IDOC Chief Stresses Reform to Reduce High Costs in State Prison System

Illinois has one of the most expensive state prison systems in the country, spending an estimated $38,268 per inmate per year. For years, Senate Republicans have sought reforms intended to reduce costs, improve safety and increase efficiency within the state’s correctional system—efforts the state’s new head of corrections says he intends to pursue.

In a memo to Gov. Rauner, Illinois Department of Corrections (DOC) Acting Director Donald Stolworthy identified several cost contributors that he says must be addressed to improve efficiency and accountability within the $1 billion-plus agency. In response, Stolworthy indicated he plans to outline a long term “action plan” to influence positive change within the system.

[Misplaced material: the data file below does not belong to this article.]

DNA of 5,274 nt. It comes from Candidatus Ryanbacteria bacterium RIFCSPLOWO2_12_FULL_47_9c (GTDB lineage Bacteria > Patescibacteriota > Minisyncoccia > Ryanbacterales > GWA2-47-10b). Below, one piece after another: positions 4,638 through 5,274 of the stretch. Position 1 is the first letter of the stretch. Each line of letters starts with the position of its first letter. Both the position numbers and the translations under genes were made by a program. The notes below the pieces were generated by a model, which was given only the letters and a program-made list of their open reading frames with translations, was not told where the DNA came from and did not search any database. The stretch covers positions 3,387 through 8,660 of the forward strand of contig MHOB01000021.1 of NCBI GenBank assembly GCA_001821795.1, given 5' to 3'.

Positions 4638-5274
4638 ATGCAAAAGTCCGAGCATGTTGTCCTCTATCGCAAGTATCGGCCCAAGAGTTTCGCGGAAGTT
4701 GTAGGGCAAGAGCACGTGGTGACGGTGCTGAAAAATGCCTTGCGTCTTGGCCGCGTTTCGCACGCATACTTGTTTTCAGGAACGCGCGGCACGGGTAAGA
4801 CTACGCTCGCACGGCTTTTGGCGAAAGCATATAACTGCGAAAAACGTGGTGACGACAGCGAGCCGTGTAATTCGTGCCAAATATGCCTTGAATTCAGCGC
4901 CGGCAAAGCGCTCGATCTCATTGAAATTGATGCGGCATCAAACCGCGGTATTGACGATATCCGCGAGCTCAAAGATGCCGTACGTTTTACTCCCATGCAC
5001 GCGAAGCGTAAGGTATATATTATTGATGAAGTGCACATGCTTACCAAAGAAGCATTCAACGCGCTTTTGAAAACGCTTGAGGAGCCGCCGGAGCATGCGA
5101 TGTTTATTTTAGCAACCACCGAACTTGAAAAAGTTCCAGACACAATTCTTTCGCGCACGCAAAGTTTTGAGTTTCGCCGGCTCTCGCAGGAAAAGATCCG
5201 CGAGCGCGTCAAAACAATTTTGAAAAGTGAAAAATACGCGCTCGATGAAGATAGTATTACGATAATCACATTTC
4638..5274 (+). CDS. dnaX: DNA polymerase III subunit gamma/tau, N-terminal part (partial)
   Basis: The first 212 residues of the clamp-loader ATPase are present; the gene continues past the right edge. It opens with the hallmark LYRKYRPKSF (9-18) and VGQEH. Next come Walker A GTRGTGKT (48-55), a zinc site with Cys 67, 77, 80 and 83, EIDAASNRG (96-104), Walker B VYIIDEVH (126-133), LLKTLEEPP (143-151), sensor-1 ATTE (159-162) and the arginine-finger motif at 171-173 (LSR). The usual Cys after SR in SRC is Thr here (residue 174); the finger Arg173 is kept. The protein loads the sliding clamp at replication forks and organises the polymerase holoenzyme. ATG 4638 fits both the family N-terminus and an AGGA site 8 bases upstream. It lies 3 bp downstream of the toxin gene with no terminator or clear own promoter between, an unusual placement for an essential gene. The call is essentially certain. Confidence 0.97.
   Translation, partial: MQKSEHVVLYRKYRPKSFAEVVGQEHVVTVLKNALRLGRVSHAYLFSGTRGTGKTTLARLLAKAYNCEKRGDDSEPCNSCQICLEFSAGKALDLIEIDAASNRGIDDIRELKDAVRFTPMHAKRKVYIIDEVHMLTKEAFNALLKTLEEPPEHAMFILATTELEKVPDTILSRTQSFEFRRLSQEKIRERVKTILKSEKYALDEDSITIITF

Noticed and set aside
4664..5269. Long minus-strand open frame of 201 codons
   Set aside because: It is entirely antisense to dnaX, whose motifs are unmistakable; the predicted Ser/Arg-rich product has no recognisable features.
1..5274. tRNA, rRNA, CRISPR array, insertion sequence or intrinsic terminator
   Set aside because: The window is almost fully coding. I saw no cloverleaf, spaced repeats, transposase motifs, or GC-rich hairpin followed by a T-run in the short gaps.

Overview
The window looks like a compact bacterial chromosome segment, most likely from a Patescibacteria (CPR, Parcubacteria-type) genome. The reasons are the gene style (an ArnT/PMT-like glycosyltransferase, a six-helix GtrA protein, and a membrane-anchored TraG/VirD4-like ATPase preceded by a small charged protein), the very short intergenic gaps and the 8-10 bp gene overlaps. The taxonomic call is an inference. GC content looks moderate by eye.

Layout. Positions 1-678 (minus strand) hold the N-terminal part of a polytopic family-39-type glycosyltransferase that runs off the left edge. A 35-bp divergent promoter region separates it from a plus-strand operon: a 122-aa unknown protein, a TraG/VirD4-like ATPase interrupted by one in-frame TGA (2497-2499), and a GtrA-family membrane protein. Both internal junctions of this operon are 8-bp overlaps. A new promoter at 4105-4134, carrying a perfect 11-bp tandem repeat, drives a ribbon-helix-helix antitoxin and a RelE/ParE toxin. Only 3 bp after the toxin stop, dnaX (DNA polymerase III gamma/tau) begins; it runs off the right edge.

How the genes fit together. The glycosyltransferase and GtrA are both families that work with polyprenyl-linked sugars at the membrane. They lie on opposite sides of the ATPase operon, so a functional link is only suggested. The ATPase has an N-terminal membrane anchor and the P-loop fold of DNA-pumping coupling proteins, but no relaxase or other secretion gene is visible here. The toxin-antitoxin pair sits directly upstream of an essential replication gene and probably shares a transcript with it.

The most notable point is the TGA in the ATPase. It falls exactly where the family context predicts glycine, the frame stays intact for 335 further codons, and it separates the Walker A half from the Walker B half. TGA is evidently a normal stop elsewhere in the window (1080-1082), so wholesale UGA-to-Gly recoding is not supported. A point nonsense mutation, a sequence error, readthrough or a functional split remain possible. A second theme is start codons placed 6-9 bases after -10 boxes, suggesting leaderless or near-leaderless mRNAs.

Though security staffing levels are down in Illinois prisons—many say dangerously so—the Director indicated high personnel and overtime costs contribute significantly to DOC costs. Additionally, he said DOC is hurt by its failure to embrace time- and money-saving technologies. Stolworthy noted the Department is reliant on an outdated and inefficient system to track employee time and inventory, which he said “wastes staff hours and generates accountability issues.” He also pointed out unreasonable numbers of DOC personnel are required to simply open and close gates at some of the older facilities.

The Rauner Administration continues to stress the importance of long-term reforms in state government. The Governor’s budget proposal sought an additional $65 million in Fiscal Year 2016 funding to hire more prison guards in order to increase safety and reduce costly overtime expenses. This will be just one aspect of the final budget plan lawmakers will be negotiating in the coming weeks.


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